In a season short on glowing headlines about the San Francisco Giants, fans will have reason to rejoice in September, and an excuse to reminisce about the glory days of recent past.
On September 17, Hunter Pence will be honored on the Giant’s Wall of Fame outside Oracle Park on King Street. Pence — who helped win two World Series with San Francisco — will be the 55th Giant represented on the wall, and will be celebrated in an on-field ceremony during a series against the Los Angeles Dodgers.
In a statement, Pence said: “I’m truly humbled by this honor. To be included among people who I consider legends of the organization is surreal. and I’m overwhelmed with gratitude to even be considered.”
Hunter Pence, at bat about two years ago at Oracle Park. His stance, like so many aspects of his game, remains on the “unconventional” side, but his impact on the Giants will not soon be forgotten. (Photo by Lachlan Cunningham/Getty Images)
Known as ‘The Reverend’ for his rousing speeches — and winner of the Giants’ Willie Mac Award in 2013 which recognizes the most inspirational player — Pence was a unique mixture of weird, talented and clutch, and purposefully goofy. Think Matthew Mcconaughey meets Roy Hobbs in “The Natural.”
“He’s got, like, a really horrible swing,” said former Giant’s outfielder Gregor Blanco to start off a Pence highlight reel. “He throws, like, really weird. He runs weird. Everything he does is, like, awful. But, he has something that is different from everybody else. The preparation, the love for the game — he loves this game so much. He loves to compete more than everybody else. He works harder than everybody else, and he really believes that he can be the greatest player ever.”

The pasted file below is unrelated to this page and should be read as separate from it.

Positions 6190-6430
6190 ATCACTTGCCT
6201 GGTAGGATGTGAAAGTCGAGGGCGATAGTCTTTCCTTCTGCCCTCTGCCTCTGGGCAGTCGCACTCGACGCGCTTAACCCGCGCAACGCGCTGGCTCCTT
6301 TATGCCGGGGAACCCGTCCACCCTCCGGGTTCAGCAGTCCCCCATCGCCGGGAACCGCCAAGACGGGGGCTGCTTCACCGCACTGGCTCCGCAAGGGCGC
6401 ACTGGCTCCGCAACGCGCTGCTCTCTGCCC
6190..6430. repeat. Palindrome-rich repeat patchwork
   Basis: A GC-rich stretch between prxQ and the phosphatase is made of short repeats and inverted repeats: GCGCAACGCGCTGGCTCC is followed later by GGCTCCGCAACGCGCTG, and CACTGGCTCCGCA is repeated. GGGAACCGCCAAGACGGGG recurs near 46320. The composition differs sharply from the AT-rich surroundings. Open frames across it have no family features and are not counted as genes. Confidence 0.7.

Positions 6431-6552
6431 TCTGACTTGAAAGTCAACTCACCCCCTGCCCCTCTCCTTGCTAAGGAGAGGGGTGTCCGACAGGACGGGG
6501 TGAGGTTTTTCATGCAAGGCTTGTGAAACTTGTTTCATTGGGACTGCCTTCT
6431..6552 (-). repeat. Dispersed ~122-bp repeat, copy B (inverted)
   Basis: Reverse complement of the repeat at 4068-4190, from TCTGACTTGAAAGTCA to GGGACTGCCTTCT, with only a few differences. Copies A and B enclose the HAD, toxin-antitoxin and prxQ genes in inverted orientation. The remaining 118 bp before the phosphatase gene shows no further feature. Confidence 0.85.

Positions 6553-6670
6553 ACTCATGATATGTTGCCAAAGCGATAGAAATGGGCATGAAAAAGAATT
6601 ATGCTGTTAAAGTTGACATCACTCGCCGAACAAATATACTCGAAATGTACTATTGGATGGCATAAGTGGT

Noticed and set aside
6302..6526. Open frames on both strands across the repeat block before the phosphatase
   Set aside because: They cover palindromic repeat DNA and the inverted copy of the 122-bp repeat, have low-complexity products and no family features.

The criteria to get on the Giants Wall of Fame have apparently expanded, according to the San Francisco Chronicle. Previously, only players who’d been with the Giants for nine seasons, or five seasons with an All-Star selection, were eligible; Pence was a Giant for eight seasons. The Chronicle said that the Giants now include individuals on the Wall “who have made a remarkable impact on the franchise.”
After retiring in 2020, Hunter Pence stayed put in San Francisco.
“I have so much to be thankful for in this city,” Pence told the Chronicle in 2021. “It helped me come out of my shell and embrace my eccentricity and my weirdness. I’m really thankful for the city’s spirit and the message behind it — the open-mindedness, the creativity. I love the art. I love the restaurants. I love the people. I love the fans. I love the sports in the area. I love the nature. I love the redwoods.
“There’s a lot of powerful energy in this city.”
Hunter Pence puts it all on the line in 2016. (Photo by Jason O. Watson/Getty Images)
Pence has gone into the coffee business with his wife Lexi; the couple opened Pineapple Labs, which sells handcrafted coffee blends and mugs online. Proceeds often go to charity, according to the Chronicle.
In his statement following the Wall of Fame announcement: Pence said: “The Giants’ organization and the San Francisco community are my family. This honor wouldn’t be possible if not for the love, support and dedication I’ve shared with them. I can’t thank the club, my teammates and the fans enough for the unforgettable memories.”
After being swept by the Dodgers last week — the first time San Fransisco has been swept at home in a four-game series against the Dodgers since 1977 — the Giants beat the Oakland As on Saturday and Sunday.
Top Image: (Photo Denis Poroy/Getty Images)